Understanding the Gender Gap in Postsecondary Education Participation The Importance of High School Choices and Outcomes

Gender Gap in University Participation Traces Back to Early High School Decisions

Recent studies show that women account for more than 60% of Canadian university graduates. A new study by the Higher Education Quality Council of Ontario (HEQCO) finds that the university gender gap can be explained by choices and academic performance in high school, particularly in grade 9.

The study examined approximately 130,000 Ontario high school students and found that more females selecting and succeeding in academic-track math and language courses in grade 9 accounted for 70% of the gender gap in registration for university. Another 20-25% is explained by differences in course selection and grades at the end of high school.

Project description

Understanding the Gender Gap in Postsecondary Education Participation: The Importance of High School Choices and Outcomes is based on a longitudinal data set of students enrolled in grade 9 in the 2005-2006 academic year at publicly funded Ontario high schools. The data include information on courses, grades, university and college applications, basic demographics and standardized test results from grades 6 and 9. Postsecondary application and registration information was provided by the Ontario Universities’ Application Centre and the Ontario College Application Service, and data from the 2006 Census were used for additional regional demographic information.


Among students who start high school performing well in the standard set of grade 9 courses, 69% of females registered for postsecondary education versus just 59% of males. This gap is only evident for university registrations, not for colleges.

In the first two years of high school, students can either take academic or applied courses in most subjects, including mathematics and languages. The academic track leads to courses that prepare students for university and the applied track is designed for students who plan to attend a two- or three-year college program or plan to enter the workforce immediately after high school. Simply knowing whether a student had strong grades (a score of 70 or higher) in academic track courses in the first year of high school is highly predictive of course selection and grades at the end of high school as well as university entry. Females who start off with high achievement in grade 9 are more likely to maintain this performance into their later years of high school and ensure a high likelihood of acceptance to university. Additionally, females who struggle initially are better able to get back on track compared to males.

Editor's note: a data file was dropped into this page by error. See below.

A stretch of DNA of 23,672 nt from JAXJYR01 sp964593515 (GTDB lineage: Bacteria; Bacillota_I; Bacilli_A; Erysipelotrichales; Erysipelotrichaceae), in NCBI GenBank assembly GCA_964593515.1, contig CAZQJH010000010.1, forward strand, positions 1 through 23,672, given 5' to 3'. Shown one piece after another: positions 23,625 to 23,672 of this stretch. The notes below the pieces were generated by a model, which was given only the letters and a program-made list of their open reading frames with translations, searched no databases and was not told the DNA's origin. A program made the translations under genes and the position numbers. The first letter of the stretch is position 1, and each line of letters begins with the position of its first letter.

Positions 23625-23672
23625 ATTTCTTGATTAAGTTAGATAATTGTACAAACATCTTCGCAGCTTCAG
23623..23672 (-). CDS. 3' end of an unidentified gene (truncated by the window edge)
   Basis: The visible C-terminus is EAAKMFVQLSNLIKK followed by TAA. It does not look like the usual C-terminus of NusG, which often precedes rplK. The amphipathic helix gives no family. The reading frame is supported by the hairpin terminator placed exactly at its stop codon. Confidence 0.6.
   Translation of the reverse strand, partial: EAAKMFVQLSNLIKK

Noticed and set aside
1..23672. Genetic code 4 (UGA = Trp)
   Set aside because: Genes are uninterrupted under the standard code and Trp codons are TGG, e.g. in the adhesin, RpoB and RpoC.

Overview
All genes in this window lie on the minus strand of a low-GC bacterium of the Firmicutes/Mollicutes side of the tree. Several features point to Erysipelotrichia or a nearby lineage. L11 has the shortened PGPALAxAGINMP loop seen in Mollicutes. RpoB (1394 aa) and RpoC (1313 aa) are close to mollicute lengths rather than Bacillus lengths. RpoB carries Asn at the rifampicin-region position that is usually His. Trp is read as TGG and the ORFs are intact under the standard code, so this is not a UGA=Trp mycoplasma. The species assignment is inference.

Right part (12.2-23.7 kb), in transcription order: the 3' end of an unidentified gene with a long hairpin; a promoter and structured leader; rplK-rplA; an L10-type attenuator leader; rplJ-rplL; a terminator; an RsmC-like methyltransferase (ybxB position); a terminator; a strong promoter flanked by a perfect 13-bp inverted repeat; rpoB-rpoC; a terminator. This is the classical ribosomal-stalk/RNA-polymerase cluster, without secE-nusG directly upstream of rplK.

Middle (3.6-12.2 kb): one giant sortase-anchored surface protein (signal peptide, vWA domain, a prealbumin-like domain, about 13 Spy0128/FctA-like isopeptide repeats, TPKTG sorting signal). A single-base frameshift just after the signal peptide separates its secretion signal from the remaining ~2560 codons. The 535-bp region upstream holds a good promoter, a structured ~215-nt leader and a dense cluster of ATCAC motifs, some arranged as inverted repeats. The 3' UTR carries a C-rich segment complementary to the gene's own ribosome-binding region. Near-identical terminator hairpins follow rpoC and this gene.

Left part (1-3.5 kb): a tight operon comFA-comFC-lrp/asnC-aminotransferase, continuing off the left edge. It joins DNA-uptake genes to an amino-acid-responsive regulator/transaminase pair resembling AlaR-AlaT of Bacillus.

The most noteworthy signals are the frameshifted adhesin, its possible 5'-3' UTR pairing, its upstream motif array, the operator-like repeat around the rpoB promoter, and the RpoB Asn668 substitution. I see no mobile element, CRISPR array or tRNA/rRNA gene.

The study also examines some of the pre-high school factors that may impact academic or applied course selection in grade 9 and found that girls outperforming boys in grade 6 reading scores is partially responsible. Males are also twice as likely as females to be classified as special needs students by the time they enter high school, suggesting there are important gender differences in the incidence of learning disabilities and behavioural and communicative disorders. Combined, these factors can explain up to one-third of the difference in grade 9 course selection and outcomes between males and females.

Authors of Understanding the Gender Gap in Postsecondary Education Participation: The Importance of High School Choices and Outcomes are David Card, University of California, Berkeley and A. Abigail Payne, McMaster University.